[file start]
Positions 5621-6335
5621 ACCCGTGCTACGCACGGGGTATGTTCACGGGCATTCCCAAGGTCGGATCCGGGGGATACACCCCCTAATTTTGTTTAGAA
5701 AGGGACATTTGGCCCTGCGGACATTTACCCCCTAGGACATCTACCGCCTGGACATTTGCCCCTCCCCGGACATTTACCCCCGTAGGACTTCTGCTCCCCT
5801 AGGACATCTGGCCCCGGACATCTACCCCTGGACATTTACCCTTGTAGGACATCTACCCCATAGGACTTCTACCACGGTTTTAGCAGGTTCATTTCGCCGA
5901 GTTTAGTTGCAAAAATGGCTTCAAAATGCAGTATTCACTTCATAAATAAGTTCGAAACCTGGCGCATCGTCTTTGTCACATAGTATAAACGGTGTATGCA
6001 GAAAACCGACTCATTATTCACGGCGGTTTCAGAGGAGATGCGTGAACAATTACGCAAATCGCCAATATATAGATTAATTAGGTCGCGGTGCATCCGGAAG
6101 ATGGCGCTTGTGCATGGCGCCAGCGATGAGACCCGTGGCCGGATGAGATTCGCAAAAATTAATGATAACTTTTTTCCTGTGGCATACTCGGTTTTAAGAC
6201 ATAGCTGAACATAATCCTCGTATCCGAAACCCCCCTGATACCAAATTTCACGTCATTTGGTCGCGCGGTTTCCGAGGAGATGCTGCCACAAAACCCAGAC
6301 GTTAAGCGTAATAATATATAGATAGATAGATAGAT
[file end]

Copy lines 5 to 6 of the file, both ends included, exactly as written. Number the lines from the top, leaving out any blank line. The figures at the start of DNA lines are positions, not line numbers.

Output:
5901 GTTTAGTTGCAAAAATGGCTTCAAAATGCAGTATTCACTTCATAAATAAGTTCGAAACCTGGCGCATCGTCTTTGTCACATAGTATAAACGGTGTATGCA
6001 GAAAACCGACTCATTATTCACGGCGGTTTCAGAGGAGATGCGTGAACAATTACGCAAATCGCCAATATATAGATTAATTAGGTCGCGGTGCATCCGGAAG